The song of nature’s gray tones rose and fell on the snowflakes that swirled around us. Carried up from a nearby pond, the song of the wind in minor key, valiantly striving toward major, yearning in its breath and in the vaporous dance of our own. We were a small group huddled together around an open grave. Mostly strangers to each other, we had each been touched by Penny in different ways. In truth, as we listened to each other’s sharing, we realized we had all heard the same song, the same motif that was the song of Penny’s life. We were two rabbis, an Episcopal priest, a doctor who had cared for Penny, a teacher who had invited Penny to spend time in her classroom of little children, Penny’s landlord who had been so much more. We had each been points of contact for Penny at different stages of her journey, each of us touched by the seeking of a person who never seemed to find just the right place to alight. In that way, Penny had been to Nehar Shalom a number of times, flitting in and leaving again, the echo of her song remaining among us.
Penny was the local representative of the World Peace Prayer Society, an NGO affiliate of the United Nations. If you’ve ever seen the peace pole in front of the Curley School and in so many other places around town, you can be sure Penny had something to do with its being there, a reminder of what we are all here for. At the bottom of her emails and on her phone’s outgoing message were words attributed to a great American pacifist, A.J. Muste, “There is no way to peace. Peace is the way.” That was Penny’s message and reminder. Penny came to a Nehar Shalom Chanukkah party a few years ago. In her way, without asking, which at times could grate, she quietly hung a blue banner on the table holding the menorahs, “May Peace Prevail On Earth.” She left a pile of little buttons on the table with the same message. I took one of those buttons out of my desk drawer this morning and put it on my coat before leaving for her funeral.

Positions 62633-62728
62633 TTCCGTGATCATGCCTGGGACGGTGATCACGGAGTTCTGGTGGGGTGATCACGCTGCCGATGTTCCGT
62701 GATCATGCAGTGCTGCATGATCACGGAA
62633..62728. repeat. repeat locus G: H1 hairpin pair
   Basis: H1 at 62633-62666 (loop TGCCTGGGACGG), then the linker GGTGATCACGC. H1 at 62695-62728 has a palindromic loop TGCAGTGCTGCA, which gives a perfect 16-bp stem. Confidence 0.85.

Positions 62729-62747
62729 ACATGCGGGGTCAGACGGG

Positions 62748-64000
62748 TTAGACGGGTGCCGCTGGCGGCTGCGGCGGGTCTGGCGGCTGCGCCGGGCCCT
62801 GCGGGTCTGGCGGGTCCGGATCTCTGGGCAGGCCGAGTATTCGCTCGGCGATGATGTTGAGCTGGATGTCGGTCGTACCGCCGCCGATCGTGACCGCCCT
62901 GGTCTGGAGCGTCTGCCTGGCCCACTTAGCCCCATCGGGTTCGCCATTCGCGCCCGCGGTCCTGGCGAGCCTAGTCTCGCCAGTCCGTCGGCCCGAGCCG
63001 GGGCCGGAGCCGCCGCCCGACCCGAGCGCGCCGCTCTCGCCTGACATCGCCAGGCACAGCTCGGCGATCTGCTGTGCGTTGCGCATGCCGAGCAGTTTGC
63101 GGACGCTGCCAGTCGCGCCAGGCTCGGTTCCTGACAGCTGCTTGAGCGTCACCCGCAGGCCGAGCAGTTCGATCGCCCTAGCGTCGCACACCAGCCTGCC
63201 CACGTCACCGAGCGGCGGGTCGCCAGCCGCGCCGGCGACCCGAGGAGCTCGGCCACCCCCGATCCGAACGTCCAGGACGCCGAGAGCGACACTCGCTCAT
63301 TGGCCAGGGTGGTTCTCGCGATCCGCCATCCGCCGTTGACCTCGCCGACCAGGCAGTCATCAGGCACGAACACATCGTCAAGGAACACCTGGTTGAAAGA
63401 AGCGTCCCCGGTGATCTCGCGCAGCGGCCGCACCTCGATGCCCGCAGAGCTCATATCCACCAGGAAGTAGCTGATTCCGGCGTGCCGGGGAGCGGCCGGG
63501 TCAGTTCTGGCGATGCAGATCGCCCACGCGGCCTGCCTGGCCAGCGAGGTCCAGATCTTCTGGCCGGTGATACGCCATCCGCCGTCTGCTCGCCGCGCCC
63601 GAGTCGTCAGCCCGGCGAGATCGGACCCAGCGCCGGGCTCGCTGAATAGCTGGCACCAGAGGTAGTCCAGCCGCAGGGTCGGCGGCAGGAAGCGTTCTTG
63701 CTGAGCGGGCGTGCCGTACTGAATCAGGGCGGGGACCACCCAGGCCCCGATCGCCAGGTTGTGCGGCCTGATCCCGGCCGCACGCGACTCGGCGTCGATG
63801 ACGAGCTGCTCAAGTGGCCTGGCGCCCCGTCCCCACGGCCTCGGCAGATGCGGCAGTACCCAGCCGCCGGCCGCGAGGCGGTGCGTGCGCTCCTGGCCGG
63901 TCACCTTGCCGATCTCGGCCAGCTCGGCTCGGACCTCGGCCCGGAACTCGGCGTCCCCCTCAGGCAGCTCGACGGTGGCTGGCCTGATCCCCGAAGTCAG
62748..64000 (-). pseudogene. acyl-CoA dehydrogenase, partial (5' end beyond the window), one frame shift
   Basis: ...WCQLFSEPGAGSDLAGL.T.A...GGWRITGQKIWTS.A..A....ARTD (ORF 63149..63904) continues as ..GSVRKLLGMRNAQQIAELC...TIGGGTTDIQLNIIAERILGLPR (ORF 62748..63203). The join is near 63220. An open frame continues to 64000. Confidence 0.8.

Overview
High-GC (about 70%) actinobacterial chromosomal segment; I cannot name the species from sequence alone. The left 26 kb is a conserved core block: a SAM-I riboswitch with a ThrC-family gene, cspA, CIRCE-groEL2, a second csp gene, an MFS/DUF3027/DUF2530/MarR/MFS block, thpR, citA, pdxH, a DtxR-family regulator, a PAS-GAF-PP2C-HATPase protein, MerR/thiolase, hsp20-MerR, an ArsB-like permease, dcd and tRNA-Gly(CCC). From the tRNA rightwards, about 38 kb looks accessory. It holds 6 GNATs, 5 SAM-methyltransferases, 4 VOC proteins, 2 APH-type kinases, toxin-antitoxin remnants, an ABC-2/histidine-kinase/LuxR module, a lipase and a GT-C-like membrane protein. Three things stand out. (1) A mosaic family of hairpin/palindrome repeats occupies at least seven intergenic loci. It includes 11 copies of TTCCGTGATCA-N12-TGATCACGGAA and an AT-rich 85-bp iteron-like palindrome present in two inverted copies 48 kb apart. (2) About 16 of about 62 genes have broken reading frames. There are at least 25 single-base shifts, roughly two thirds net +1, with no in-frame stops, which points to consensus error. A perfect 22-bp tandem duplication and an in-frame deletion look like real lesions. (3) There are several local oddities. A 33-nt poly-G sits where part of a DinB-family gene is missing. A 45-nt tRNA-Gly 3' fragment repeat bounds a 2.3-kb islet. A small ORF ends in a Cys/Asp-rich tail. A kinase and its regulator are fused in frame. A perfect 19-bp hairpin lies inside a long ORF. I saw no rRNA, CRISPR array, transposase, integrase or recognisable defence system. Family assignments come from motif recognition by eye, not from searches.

It was the week of Shabbos Shira/the Sabbath of Song, always coinciding with the Torah portion called B’shallach (Ex. 13:17-17:16). It is the Torah portion of Israel’s crossing the sea, free at last, free at last. Having crossed through the parted waters, we stand on the far shore with mouths agape, witnessing the drowning of the pursuing Egyptian army, swallowed up by the churning sea returning. And then we burst into song, Moses leading the men and Miriam the women. It is a song of raw emotion, of disbelief, filled with the horrific images of what is seen in that moment. It is a song of relief, salt of the sea touching wounds still fresh from the lash. Through the telling of the rabbis, the angels in Heaven also began to sing, but removed from the direct experience of suffering they are told to stop, God sharply silencing them, “How can you dance, while My handiwork drowns in the sea?” The mix of moods and modes, diverse realities that swirl as one, all of life’s tensions become one in the Song of the Sea.
Rabbi Victor H. Reinstein